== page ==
Tuesday, June 5, 2012

Tea with the Queen




I'm one of those ancients that still has the New York Times delivered to my door, and was delighted to see a picture of the Queen of the British Isles on the front page yesterday. There she was, barging down the Thames. So, what to do? Have a spot of tea in the afternoon. 




The tea towel which commemorates the Queen's Jubilee is from Ben Penreath LTD. You can find it here. Mine is one of two and is rumpled and ready. It hangs from an old brass towel rod that I attached to the cabinet. 




The cabinet itself is Aesthetic Period and holds an assortment of odds and ends: a painted Victorian tea cup and saucer sits next to a c. 1910 Limoges sugar bowl and creamer which, alas, no longer has its tea pot. It shattered in an unfortunate accident about a year ago. A great pot, staying warm for an unbelievable amount of time: I miss it still. Its surviving lid caps the creamer. 




The squiggly English sugar bowl on the left was picked up at the Toronto Flea Market. It screams 1960's. Yes, that's a Byzantine icon hiding at the back. I like its orangish red set against the black cabinet.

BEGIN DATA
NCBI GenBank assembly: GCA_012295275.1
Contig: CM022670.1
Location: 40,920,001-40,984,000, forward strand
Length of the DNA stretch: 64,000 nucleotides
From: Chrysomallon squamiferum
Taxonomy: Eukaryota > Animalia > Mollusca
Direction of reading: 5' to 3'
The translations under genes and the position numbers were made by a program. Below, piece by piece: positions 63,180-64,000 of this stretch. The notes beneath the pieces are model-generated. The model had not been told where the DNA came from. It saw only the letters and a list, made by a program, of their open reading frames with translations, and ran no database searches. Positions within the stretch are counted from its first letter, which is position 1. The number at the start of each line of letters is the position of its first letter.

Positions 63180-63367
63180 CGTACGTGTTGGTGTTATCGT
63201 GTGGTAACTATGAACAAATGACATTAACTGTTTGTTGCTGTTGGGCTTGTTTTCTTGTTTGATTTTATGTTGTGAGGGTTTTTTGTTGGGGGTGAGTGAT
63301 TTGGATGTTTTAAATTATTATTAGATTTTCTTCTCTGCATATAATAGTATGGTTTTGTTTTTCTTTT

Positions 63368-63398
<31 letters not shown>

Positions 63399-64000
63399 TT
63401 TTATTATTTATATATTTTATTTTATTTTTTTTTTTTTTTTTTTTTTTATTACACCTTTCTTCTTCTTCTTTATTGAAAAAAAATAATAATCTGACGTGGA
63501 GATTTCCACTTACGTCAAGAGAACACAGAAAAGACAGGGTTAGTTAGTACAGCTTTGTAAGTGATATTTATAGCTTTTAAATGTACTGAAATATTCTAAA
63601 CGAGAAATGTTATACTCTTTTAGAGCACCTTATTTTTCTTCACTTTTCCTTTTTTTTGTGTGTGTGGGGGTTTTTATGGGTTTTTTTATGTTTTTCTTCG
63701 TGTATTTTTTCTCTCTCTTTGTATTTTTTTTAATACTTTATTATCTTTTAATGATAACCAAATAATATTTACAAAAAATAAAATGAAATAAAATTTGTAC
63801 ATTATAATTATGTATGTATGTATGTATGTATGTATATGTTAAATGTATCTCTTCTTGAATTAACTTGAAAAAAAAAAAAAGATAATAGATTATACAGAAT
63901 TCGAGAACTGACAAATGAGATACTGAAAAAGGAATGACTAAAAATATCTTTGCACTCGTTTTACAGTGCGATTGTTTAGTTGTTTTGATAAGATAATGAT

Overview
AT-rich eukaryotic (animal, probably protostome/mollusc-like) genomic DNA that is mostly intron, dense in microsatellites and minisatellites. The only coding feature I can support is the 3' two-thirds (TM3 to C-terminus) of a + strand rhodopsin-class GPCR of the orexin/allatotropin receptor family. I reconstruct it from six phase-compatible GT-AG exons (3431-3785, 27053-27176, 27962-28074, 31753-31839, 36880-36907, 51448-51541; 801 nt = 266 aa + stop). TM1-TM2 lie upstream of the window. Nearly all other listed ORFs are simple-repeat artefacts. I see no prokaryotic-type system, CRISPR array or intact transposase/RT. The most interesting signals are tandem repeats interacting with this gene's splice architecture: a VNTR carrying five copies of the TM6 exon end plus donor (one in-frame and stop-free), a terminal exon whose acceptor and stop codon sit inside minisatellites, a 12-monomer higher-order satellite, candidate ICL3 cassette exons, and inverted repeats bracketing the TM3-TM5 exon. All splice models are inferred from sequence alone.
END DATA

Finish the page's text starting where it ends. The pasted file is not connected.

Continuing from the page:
The gold 1920's number above was acquired that the Lambertville Flea Market (aka the Golden Nugget), while the 1930's orange lusterware pot and creamer was found in a thrift shop here in New York. It was made in Berlin. The salt shaker is 19th century. The tea canister on the right was a gift, and contains a flowery tea which is not quite my thing. I go for straight up black teas like Assam and Darjeeling. 




A Limoges tea pot with its matching cup somewhat hidden by an older Limoges cup and several tea caddies. The one on the left is Victorian.




The scratched up Chinoiserie tea tray is from the Antique Garage here in Manhattan, as is the Sheffield Chinoiserie tea pot on the left that is missing it's ebony handle and was picked up for ten bucks. I'll have it restored eventually. The Egyptian Revival tea pot on the right is less used than the white Limoges pot that serves coffee at holiday dinners. As you can see: it's all a big jumble. The thing - of course - is to use everything, which I do. That's the point, right?


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